When using the math library, we need to include the math header file as illustrated in Part 11.
#include <math.h>This header file give us the prototypes for the functions in the math library. (We'll see how this is done in Part 27.) These prototypes tell us that most of the functions in the math library take arguments of type
double
and
also return double precision floating point numbers.
Among the prototypes in the file math.h
are
the following math functions:
double sin( double x ) ;  sine of x
 
double cos( double x ) ;  cosine of x
 
double tan( double x ) ;  tangent of x
 
double asin( double x ) ;  arc sine of x
 
double acos( double x ) ;  arc cosine of x
 
double atan( double x ) ;  arc tangent of x
 
double exp( double x ) ;  e to the x power
 
double log( double x ) ;  natural logarithm of x
 
double log10( double x ) ;  common logarithm of x
 
double pow( double x, double y ) ;  x to the y power
 
double sqrt( double x ) ;  square root of x

sin( 1.57 )
will return a number
about 1.0.
Even though the math functions are defined to use double precision numbers, C's type handling will do what you expect if you use single precision floating point numbers as arguments or assign the return values to single precision numbers. For example,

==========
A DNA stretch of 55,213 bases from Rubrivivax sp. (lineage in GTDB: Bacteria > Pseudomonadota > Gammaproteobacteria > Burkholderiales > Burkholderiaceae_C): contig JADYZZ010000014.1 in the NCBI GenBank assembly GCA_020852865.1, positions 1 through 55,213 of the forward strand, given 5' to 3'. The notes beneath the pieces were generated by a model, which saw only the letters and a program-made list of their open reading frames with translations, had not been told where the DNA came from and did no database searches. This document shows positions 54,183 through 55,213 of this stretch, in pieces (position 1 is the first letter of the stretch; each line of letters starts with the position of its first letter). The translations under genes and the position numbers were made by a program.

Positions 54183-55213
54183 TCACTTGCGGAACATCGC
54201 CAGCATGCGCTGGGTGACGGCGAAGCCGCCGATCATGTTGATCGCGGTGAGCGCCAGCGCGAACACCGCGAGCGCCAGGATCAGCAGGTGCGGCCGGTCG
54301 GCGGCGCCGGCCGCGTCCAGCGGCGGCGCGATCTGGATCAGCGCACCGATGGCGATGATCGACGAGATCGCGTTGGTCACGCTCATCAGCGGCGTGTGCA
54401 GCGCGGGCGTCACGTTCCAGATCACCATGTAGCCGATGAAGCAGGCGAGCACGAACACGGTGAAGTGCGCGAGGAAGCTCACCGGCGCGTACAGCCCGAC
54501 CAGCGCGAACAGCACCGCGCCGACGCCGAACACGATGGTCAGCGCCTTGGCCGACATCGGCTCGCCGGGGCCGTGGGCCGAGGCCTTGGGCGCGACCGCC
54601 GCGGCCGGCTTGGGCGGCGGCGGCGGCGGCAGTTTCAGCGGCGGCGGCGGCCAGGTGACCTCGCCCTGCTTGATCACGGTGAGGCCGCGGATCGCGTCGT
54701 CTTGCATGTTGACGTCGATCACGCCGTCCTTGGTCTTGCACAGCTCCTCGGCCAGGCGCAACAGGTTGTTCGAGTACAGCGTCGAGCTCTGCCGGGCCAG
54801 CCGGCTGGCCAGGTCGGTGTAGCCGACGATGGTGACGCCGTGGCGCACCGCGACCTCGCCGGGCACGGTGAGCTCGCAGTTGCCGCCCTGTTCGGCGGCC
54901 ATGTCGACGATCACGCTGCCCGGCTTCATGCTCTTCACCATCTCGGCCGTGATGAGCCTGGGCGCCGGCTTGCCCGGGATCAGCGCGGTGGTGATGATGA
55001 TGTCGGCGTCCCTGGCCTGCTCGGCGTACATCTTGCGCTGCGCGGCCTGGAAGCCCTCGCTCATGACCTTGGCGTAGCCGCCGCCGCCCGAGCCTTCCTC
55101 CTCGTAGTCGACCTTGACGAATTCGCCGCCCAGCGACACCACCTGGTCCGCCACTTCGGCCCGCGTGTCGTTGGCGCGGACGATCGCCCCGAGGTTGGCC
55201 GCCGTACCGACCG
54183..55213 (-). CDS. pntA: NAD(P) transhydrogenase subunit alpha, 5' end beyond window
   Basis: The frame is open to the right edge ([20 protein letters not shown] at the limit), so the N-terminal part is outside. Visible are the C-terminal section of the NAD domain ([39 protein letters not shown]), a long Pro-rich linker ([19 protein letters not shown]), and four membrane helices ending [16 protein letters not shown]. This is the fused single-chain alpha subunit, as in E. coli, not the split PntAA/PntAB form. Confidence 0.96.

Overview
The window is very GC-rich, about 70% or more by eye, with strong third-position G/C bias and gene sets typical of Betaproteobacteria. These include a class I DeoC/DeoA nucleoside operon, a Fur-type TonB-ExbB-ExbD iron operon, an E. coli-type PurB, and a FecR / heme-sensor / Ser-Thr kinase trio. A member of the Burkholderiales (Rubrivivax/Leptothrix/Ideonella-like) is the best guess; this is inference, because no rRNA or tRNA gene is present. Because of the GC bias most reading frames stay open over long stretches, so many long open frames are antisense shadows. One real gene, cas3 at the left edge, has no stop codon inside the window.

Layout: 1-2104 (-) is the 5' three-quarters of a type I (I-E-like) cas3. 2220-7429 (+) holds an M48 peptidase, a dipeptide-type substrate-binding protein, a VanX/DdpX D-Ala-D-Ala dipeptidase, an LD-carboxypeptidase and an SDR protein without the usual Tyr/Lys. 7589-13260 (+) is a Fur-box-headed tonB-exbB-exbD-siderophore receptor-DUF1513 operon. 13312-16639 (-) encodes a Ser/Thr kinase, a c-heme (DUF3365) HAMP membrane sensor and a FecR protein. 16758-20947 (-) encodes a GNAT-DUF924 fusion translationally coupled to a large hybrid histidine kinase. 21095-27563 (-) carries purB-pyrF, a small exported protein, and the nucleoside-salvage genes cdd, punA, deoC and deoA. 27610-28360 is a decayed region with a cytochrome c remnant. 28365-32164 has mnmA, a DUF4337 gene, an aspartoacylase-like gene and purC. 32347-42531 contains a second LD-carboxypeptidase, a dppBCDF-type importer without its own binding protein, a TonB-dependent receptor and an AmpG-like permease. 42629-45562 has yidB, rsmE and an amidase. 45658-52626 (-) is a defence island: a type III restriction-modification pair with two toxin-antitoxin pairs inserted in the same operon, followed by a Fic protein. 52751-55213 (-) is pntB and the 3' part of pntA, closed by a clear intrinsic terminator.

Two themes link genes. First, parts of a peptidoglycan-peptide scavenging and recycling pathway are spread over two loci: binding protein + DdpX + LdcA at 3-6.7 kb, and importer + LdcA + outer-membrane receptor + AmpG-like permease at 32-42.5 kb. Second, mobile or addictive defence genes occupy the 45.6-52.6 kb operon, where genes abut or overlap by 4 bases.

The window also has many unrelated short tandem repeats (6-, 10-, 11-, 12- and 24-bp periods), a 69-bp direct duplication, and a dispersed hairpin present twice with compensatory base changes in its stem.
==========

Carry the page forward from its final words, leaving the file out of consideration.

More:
float x, y ; y = sqrt( x ) ;will work perfectly well. However, for reasons of performance and computational accuracy it is usually advisable to go ahead and declare such variables as double precision. As long as we're looking at using double precision numbers so extensively, we should learn how to read them in and write them out. The easy part is printing doubles. We do the same thing using
printf()
as we do
for single precision floats.
Specifically,
double x ; ... printf( "%f", x ) ;is the proper way to print out double precision floating point numbers. However, the same is not true of
scanf()
.
Here, we have a different format specifier for the double
precision numbers.
To read in such a number, we'd use code like:
double x ; ... scanf( "%lf", &x ) ;Notice that the format specifier for reading doubles is
%lf
.
This specifier can also be used when printing doubles, but
it is not necessary.
By way of review, let us note that if we have a right triangle,
the cosine of the angle between the hypotenuse and a side is equal
to the ratio of the length of the adjacent side to the length
of the hypotenuse.
So if we have this ratio, then we can find the angle by
using the arc cosine (acos()
) function.
We can also find the other angle by applying this procedure to
the ratio of the other side to the hypotenuse.
Write a C expression (not the whole statement) to compute
the angle given the lengths of the two sides stored in
the variables, adjacent
and hypotenuse
.